• AIPAC asked its supporters to spread the word that the Obama administration went too far in its criticism of “our partner Israel.” The group’s annual conference begins Sunday in Washington, D.C. [Ben Smith]
• Sarah Palin, who has studied this issue long and hard from her perch on the Council of Foreign Relations, called for a “reset” of U.S.-Israel relations. [Ben Smith] (more…)
Rabbi Oren Hayon: the man behind Tweet the Exodus.(Wall Street Journal)
What’s perhaps most impressive about Tweet the Exodus is that the group of rabbis, led by Rabbi Oren Hayon, behind it have set up not just a central feed containing provocative quotations, entertaining links, and, eventually, the story of the Jews’ departure from Egypt, but that they’ve set up a whole bunch of other accounts to represent players in the main story. So, @Young Miriam updates us: “Waiting to see what happens to my brother…” @The_Israelites remarks, “Did you hear something? It sounded like a crying baby.” And @Slavedrivers: “I love the smell of braided leather in the morning!”
Tweet the Exodus’s second entry reads, “In every generation, one is obliged to see oneself as if one personally came forth from Egypt.” In this age of online living, I can think of no more appropriate way to fulfill that demand.
Doug: ‘looks fade, and dumb is forever.’(Bravo TV.)
Unfortunately, Allison Hoffman’s television was struck by one of the many loosened trees from last weekend’s nor’easter, so yours truly—Tablet Magazine Art Director by day, caped superhero by night—will fill you in on last night’s episode of the glory that is Millionaire Matchmaker. For previous coverage, go here.
I’d never watched Millionaire Matchmaker before; most of my knowledge of the show comes from commercials during Top Chef (which, if you didn’t see, is headed for D.C.). Is Patti Stanger going to be a bossy yenta? Or is she an awe-inspiring matchmaker who makes so many Shidduchim—official couple recommendations—that she deserves her own gold-foil version of the Book of Life? How many matches would she need? I ask my wife, who replies, “You should GoogleShidduch, I think you need three,” before returning to her phone call with her mother, with whom she is discussing the competitive world of Temple preschool applications, leaving me to wonder: Is Patti a genuine shadchan (I just found that word using Google), or just a nudge?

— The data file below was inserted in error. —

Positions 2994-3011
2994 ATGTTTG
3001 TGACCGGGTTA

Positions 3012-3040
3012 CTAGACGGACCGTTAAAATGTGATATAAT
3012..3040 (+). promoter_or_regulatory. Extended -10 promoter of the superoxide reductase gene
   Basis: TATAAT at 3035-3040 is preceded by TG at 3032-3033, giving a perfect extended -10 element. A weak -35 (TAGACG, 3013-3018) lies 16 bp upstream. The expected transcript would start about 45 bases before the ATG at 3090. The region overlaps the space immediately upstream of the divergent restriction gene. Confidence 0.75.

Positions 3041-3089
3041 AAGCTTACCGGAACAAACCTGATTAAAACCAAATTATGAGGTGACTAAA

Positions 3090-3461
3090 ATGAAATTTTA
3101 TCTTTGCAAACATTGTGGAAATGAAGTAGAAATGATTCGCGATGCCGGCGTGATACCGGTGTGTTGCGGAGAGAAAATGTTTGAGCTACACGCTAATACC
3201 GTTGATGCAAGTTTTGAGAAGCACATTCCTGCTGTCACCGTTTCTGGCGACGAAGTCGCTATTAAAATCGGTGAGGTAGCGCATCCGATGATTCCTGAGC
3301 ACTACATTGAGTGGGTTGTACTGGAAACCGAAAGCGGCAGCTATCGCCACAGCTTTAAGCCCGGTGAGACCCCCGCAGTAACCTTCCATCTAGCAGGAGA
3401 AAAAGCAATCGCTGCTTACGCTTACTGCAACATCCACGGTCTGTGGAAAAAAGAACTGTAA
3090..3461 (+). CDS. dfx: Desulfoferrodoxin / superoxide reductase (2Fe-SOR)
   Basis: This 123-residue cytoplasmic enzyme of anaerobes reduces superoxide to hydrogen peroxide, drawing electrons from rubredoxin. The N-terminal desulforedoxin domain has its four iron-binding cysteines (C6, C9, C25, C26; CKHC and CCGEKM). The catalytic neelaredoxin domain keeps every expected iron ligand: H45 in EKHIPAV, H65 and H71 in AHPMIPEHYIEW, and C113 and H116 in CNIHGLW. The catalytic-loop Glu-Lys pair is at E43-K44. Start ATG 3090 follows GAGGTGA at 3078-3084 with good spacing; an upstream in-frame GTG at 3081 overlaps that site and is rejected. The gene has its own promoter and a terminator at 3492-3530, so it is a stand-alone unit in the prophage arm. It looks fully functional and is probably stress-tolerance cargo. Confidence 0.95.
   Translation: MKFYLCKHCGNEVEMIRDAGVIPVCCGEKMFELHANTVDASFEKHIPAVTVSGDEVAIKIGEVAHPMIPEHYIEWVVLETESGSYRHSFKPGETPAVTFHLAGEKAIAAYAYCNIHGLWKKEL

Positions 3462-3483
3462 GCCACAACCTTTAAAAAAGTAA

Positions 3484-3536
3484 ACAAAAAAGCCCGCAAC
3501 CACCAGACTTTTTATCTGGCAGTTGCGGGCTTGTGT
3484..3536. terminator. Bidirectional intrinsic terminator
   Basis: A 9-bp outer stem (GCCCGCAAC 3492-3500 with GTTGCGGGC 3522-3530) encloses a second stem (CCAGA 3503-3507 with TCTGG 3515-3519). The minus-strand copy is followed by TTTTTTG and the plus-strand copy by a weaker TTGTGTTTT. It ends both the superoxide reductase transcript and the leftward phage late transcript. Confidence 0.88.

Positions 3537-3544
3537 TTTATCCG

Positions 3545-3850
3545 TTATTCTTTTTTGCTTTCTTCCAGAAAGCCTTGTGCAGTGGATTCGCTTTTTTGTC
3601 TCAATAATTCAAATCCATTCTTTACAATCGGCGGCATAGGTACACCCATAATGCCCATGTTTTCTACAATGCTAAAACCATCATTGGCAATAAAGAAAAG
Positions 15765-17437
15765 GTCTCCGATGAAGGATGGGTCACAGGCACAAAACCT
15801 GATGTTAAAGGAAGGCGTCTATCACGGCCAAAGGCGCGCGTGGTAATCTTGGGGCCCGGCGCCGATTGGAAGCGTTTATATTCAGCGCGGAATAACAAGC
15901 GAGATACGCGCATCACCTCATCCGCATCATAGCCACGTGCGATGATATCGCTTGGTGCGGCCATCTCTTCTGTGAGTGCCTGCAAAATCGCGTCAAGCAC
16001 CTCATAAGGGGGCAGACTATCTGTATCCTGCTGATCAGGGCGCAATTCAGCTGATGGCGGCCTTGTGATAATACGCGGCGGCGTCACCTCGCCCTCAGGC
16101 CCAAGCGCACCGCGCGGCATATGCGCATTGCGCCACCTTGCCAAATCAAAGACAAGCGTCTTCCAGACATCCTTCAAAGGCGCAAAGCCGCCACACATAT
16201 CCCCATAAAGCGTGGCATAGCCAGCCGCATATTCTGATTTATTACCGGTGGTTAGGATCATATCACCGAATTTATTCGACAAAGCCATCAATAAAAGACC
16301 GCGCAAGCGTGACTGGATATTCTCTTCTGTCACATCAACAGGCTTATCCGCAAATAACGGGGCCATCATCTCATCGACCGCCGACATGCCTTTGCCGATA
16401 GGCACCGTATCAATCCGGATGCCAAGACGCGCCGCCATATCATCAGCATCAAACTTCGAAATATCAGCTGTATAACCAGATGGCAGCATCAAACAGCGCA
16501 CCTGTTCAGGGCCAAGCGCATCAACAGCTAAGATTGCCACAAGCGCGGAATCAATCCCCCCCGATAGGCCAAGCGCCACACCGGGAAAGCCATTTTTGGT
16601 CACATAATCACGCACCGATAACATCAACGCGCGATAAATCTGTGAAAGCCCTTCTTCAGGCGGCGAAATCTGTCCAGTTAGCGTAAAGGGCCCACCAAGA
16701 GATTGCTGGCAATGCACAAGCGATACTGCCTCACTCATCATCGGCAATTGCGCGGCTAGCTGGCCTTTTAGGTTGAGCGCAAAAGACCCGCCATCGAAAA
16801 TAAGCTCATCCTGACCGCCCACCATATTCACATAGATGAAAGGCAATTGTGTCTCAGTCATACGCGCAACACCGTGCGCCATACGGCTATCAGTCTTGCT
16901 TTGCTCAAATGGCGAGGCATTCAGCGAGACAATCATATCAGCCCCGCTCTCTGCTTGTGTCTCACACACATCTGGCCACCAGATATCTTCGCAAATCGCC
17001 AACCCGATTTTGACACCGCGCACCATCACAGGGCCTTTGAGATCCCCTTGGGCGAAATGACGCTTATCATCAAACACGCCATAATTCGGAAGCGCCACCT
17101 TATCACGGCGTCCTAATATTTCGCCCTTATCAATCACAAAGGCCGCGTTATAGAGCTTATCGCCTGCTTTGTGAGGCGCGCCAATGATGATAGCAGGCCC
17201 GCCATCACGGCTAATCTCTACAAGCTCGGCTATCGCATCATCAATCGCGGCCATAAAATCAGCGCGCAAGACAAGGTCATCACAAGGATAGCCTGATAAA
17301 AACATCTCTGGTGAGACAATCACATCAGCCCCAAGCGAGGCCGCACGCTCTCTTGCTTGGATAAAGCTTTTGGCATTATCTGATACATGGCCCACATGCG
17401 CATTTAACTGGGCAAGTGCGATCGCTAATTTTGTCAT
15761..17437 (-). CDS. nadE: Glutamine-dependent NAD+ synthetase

Patti begins by reviewing the videos for her clients. DVDs, rather; back when I used a matchmaker, you see, I had to choose between VHS and BETA. The first client is Douglas (above), an eco-clothing designer who is looking for a man that will follow him around all day, like a puppy. We know Douglas is concerned with the environment because he drives a Prius. I know I am concerned about Judaism because I watched Waltz With Bashir. I’m already over him. Patti quickly diagnoses Douglas as narcissistic and scolds him: “Looks fade, and dumb is forever.” OK, Patti, I liked that one.
Douglas goes on his “master date” with David from Guam, who is clearly too nice for him. They start with a hot-air balloon ride. That’s a point against Patti—what kind of Jewish matchmaker would let them do something so dangerous? There’s a lot of hot air in that balloon, and they also used some of it to float! Get it? Later, Douglas chastises David for wanting to order beef and pressures him to order chicken. Douglas continues to insult his date to his face and later admits he doesn’t know exactly why “meat that comes from red animals is much more damaging to the environment.” Cut to Michael Pollan quietly weeping into his pillow.